posted on February 20th, 2024

Trόcaire appeals to people of Northern Ireland to support annual Lenten campaign


Trócaire launches its annual Lenten campaign this week with an appeal to the people of Northern Ireland to support the world’s most vulnerable who continue to pay the price for the global climate crisis. Unchecked, climate change is set to push up to 132 million into poverty over the next ten years.

“Trόcaire has changed the lives of tens of millions of people around the world over the past five decades. Its annual Lenten campaign sees the iconic Trócaire Box displayed in hundreds of thousands schools, churches and homes all over Northern Ireland in the buildup to Easter.”

2023 provided a stark picture of climate breakdown, from devastating wildfires in Greece, Hawaii and Canada, to a crippling food crisis due to drought in the Horn of Africa, and vicious storms, such as Cyclone Freddy that ripped through communities in Malawi, Mozambique and Zimbabwe.


This year’s Lent Campaign

This year’s Trócaire Box tells the story of one Malawian family who are struggling to survive. Living in a small homestead in southern Malawi, Malita, mother of six children, including 12-year-old twins Patricia and Patrick feature on the front of the 2024 Trócaire box. Their story is unfortunately one that’s typical in Malawi, as they struggle every day with the many problems that water, both too much and too little, causes the family. Malawi is one of the poorest countries in the world. Malita was already struggling to support her family before the burden of increased droughts and floods.

Malita makes an hour round trip up to five times a day to collect 20 litres of water. Photo: Muiru Mbuthia

Trócaire Head of Region for Northern Ireland, Peter Heaney, said “Trócaire’s Lenten campaign is focusing on Malawi, where climate change has become increasingly dangerous and unpredictable, causing devastating flooding and droughts in already-vulnerable communities. Repeated cyclones and weather extremes have left nearly 2.3 million people with limited access to food and more than 3.8 million (20% of population) facing critical food insecurity. This is a shocking scandal.”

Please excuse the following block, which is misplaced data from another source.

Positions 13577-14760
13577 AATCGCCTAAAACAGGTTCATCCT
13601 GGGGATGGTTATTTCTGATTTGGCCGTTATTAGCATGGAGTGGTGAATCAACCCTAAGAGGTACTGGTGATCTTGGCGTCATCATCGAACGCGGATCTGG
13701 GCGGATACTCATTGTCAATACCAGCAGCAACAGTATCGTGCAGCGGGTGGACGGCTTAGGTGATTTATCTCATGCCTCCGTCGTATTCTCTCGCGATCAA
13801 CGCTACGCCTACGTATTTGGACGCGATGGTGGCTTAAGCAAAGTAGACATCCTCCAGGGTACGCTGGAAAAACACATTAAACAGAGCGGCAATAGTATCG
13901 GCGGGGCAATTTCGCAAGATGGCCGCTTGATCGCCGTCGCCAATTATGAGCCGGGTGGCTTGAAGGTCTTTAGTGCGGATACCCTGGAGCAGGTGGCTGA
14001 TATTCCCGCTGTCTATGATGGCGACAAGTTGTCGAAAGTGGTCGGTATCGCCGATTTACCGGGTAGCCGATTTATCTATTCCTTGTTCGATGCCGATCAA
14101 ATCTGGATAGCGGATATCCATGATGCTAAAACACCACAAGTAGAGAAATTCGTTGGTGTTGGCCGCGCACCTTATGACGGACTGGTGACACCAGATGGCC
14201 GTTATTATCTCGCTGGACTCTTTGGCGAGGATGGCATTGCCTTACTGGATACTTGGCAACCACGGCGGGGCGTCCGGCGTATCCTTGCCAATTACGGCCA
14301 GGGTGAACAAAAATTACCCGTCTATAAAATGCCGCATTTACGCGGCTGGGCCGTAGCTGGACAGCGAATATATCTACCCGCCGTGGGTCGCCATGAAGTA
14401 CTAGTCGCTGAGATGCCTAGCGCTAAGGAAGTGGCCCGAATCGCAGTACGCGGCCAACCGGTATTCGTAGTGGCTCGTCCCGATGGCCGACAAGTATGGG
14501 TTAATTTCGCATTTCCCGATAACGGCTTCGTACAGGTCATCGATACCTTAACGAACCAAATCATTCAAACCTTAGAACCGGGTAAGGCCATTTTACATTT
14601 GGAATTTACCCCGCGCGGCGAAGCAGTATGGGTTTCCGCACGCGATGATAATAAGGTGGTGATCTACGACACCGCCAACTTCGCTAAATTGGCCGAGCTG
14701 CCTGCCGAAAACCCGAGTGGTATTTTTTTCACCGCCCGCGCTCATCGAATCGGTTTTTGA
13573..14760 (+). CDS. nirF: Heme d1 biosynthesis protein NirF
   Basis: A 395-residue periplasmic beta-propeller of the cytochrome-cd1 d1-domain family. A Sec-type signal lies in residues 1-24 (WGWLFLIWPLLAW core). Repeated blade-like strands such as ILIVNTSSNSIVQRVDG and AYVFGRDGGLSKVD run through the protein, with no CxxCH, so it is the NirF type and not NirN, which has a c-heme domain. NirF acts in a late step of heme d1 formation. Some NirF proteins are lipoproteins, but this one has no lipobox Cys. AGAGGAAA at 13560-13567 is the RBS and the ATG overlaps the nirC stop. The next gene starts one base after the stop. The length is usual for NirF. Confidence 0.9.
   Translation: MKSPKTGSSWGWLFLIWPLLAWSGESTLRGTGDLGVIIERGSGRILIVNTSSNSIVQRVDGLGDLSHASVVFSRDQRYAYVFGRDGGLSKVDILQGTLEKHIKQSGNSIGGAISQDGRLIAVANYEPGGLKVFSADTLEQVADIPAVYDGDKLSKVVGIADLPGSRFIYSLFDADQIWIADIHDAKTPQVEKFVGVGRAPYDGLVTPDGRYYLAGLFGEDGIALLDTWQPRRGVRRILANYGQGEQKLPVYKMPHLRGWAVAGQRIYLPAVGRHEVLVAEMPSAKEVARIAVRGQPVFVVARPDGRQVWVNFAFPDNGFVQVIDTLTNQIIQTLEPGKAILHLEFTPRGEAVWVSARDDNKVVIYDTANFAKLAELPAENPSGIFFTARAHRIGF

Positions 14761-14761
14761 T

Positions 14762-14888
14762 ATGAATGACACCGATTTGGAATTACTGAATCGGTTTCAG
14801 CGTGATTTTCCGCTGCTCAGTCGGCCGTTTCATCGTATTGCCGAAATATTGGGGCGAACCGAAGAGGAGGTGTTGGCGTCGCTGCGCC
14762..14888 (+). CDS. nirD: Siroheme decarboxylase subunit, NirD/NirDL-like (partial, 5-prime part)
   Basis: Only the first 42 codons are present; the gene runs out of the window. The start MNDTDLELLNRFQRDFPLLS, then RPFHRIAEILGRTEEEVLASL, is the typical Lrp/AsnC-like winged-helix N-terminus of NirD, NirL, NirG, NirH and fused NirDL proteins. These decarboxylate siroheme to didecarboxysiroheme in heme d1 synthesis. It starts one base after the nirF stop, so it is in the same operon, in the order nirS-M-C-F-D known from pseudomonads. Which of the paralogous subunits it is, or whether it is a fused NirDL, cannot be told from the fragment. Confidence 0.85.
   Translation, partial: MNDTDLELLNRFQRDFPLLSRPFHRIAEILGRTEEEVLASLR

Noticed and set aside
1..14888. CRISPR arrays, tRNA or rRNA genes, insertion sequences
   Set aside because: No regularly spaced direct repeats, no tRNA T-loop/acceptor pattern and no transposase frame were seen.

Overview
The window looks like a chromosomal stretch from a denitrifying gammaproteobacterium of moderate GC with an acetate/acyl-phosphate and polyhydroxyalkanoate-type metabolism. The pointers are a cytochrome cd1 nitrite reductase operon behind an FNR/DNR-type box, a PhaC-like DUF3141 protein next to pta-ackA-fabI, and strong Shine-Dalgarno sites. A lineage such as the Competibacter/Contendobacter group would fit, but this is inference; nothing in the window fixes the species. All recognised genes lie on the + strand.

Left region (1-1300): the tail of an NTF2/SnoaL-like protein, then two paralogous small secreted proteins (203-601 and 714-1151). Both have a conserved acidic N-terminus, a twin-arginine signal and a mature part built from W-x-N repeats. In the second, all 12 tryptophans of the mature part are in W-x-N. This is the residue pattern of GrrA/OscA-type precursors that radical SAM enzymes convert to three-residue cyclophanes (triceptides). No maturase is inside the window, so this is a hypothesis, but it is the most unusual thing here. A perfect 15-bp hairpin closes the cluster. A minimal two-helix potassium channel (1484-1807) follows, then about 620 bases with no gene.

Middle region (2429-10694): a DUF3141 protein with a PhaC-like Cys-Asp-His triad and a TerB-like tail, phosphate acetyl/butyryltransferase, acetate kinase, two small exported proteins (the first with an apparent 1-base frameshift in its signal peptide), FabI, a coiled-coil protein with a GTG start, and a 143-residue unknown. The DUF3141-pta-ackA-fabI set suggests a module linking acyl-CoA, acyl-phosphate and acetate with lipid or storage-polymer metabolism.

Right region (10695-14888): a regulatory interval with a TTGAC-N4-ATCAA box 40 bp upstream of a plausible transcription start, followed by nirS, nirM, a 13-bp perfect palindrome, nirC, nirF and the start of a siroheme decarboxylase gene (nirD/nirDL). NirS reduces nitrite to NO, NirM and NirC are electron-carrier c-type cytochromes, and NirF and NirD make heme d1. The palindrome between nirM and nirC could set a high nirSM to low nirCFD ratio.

Trócaire’s work in Malawi is focused on supporting communities, particularly women like Malita, to adapt their livelihoods to cope with the impact of climate change and ensuring families can continue to survive when faced with the extremes of too much water when storms and cyclones hit and too little water in times of drought. Working with partners throughout Malawi, Trócaire’s programmes support communities to access safe water through the construction of water supply schemes; to sustainably manage their natural resources through agroforestry, soil and water conservation; to increase their access to food through supporting training in improved climate resilient agricultural practises and facilitating access to seeds and planting materials;  and to support women’s empowerment by providing training and support to female community leaders.

“We are asking the people of Northern Ireland to donate to help families in Malawi, and others like them across the world, to build a more secure future.” Peter Heaney

Trócaire and partners also advocate to and coordinate with government to ensure that the work is contributing to national efforts to address the impacts of climate change. Trócaire’s emergency humanitarian response programmes also enable the team and partners to act quickly and effectively when devastating and record-breaking cyclones like Freddy in 2023 hit Malawi and put lives and livelihoods at risk.

To find out more about the Lenten appeal or make a donation visit www.trocaire.org or Phone 0800 912 1200 (NI)

Malita with her 12-year-old twins Patricia and Patrick. Photo: Muiru Mbuthia.

 

Class P1 Blue, St. Brides PS in Belfast help launch the Trócaire Lenten Appeal 2024. Photo: Justin Kernoghan.

 

Class P1 Blue, St. Brides PS in Belfast help launch the Trócaire Lenten Appeal 2024. Photo: Justin Kernoghan